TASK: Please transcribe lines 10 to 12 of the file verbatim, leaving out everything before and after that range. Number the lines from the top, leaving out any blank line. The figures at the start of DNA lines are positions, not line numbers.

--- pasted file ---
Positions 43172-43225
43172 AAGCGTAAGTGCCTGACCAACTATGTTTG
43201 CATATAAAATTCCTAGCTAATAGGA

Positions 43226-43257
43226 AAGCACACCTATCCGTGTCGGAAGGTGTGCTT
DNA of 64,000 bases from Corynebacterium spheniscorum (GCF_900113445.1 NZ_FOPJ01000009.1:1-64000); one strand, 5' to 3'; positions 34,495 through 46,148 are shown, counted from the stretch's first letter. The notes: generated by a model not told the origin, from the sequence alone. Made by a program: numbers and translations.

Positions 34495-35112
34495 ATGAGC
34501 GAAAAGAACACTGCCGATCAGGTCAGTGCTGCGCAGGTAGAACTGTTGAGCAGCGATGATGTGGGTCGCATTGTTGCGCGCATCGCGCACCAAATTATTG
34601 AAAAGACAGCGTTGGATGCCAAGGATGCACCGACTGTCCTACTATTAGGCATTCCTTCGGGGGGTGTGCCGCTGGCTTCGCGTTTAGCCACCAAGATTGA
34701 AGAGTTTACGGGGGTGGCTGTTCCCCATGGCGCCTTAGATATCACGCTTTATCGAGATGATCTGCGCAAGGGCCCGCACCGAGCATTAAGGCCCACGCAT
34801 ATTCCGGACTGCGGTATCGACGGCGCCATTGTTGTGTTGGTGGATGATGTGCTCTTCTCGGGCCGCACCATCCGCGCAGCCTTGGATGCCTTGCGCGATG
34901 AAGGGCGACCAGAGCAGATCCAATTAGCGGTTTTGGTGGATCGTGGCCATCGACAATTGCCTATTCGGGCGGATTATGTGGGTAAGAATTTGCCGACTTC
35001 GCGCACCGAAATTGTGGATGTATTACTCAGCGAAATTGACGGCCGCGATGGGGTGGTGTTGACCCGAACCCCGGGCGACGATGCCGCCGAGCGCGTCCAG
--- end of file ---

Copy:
34601 AAAAGACAGCGTTGGATGCCAAGGATGCACCGACTGTCCTACTATTAGGCATTCCTTCGGGGGGTGTGCCGCTGGCTTCGCGTTTAGCCACCAAGATTGA
34701 AGAGTTTACGGGGGTGGCTGTTCCCCATGGCGCCTTAGATATCACGCTTTATCGAGATGATCTGCGCAAGGGCCCGCACCGAGCATTAAGGCCCACGCAT
34801 ATTCCGGACTGCGGTATCGACGGCGCCATTGTTGTGTTGGTGGATGATGTGCTCTTCTCGGGCCGCACCATCCGCGCAGCCTTGGATGCCTTGCGCGATG